Preventing and Planning for Disaster
Earlier this month, the Quad Cities – mostly downtown Davenport – experienced record flooding. When a temporary barrier holding back the Mississippi River broke, blocks of downtown Davenport and the buildings in its path quickly found themselves under water. A number of nonprofits found themselves closed, unable to serve their clients from a few days to potentially a few months or more.
Times like these also remind us of the importance of a disaster plan: how to avoid disasters, recover, and move forward. The time to plan is not while the water continues to rise, but during the months before disaster strikes.
So, what can you do? As a team, your staff and board should:
Identify potential dangers that could impact your organization. Think about physical dangers (dangerous person on the premise), natural disasters, medical emergencies, and cyber-attacks. Only when you outline all the things that can go wrong, can you plan for contingencies.
Prioritize each potential danger, from the most likely to the least likely. Here in the Midwest, tornados present a serious threat; hurricanes, not so much! Don’t waste time planning for a hurricane while a tornado forms in the distance.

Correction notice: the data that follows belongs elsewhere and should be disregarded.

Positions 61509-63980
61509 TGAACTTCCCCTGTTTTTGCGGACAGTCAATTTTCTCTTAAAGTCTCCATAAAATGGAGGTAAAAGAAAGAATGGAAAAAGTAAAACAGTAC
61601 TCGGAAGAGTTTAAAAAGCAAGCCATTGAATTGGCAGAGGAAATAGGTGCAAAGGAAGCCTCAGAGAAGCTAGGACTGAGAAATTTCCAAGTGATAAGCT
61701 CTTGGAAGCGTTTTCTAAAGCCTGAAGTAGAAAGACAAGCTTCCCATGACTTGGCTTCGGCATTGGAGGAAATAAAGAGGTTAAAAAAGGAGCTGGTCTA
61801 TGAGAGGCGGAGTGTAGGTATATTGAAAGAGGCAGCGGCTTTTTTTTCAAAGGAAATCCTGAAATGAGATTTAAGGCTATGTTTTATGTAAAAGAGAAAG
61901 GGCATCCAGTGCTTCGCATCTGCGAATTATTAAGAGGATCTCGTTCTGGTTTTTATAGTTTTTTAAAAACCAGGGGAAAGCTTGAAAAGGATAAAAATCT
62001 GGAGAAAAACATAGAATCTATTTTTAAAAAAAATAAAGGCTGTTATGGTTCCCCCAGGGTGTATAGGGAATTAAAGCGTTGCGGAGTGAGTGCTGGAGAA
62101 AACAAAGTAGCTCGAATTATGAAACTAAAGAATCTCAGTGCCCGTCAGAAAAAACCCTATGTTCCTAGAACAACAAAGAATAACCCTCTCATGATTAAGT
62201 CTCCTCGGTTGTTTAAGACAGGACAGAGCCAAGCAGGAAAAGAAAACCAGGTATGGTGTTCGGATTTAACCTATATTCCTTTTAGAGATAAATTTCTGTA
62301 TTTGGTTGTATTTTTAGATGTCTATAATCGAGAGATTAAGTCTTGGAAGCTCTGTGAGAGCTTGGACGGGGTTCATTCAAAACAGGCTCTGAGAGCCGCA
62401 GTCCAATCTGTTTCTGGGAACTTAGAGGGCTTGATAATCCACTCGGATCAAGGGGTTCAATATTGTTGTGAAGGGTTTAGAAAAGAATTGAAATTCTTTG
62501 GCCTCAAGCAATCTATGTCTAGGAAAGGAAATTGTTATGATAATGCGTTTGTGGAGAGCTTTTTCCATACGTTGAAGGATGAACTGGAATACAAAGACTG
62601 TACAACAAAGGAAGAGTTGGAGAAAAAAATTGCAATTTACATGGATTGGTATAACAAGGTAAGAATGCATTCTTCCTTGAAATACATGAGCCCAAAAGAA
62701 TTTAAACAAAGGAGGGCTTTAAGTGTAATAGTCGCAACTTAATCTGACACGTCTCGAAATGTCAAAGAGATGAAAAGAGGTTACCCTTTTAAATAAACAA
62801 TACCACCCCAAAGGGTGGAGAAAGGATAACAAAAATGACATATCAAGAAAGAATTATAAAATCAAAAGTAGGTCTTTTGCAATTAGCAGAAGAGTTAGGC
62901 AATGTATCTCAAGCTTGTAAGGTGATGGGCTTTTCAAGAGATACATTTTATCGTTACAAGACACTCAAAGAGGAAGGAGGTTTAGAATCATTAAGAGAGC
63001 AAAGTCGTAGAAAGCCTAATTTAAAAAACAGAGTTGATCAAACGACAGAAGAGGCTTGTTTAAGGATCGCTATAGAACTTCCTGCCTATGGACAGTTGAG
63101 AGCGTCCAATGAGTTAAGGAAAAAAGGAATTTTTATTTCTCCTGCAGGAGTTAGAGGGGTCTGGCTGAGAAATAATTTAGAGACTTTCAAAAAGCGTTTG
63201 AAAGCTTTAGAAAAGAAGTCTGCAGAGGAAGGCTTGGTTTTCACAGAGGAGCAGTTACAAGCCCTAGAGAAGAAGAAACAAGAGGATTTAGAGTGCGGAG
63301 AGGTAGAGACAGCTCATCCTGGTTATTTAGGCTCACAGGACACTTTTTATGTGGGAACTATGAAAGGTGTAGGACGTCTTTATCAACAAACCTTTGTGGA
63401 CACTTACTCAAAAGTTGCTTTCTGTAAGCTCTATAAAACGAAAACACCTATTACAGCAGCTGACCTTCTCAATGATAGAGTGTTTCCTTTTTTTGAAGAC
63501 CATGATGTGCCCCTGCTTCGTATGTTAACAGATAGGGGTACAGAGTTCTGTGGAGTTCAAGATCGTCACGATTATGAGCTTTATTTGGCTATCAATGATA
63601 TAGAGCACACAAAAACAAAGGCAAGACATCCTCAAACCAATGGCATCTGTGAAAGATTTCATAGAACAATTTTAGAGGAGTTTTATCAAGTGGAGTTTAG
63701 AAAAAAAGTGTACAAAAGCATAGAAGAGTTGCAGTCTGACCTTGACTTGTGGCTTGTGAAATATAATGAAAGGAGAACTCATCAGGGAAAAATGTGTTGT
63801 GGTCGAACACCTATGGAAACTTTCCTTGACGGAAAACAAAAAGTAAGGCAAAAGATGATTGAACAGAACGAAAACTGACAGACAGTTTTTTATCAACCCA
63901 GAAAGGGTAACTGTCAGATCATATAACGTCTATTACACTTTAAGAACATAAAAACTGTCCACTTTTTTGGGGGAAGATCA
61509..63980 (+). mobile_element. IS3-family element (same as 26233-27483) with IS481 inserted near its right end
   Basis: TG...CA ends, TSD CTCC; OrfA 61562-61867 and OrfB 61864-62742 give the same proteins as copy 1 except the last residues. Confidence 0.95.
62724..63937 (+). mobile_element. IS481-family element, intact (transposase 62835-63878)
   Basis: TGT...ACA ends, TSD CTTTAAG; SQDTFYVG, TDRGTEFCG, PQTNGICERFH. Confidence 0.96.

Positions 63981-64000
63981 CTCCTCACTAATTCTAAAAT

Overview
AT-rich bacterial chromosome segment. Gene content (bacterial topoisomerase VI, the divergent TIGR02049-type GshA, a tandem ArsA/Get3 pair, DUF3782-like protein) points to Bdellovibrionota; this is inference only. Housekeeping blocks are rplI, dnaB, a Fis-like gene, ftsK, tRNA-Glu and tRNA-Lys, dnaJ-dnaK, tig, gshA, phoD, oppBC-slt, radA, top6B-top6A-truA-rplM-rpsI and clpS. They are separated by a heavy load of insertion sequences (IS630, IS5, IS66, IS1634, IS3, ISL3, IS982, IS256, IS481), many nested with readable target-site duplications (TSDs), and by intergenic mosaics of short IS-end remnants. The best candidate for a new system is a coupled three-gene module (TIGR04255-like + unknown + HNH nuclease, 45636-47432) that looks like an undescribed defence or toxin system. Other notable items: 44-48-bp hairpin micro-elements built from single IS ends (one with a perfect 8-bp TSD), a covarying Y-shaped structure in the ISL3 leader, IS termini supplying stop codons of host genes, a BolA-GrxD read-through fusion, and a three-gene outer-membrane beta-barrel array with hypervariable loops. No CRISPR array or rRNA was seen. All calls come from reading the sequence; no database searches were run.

Develop a plan that includes roles and responsibilities of each staff person for each potential disaster. Engage with experts to help you identify contingencies (e.g., police, fire department, emergency management personnel). Many communities have a disaster plan; tie into those plans instead of creating your own when possible.
Think about how a disaster will impact your clients. A weather disaster may not damage your organization but may cause stress for the clients you serve. How can you manage an influx of need or people with more need than they had before?
Check your insurance coverage to make sure you have enough coverage in the event of an emergency and know how to contact your insurance agent in the event of an emergency.
A number of sources exist that can walk your organization through a disaster prevention or recovery plan. Take the time to protect your organization before it is too late.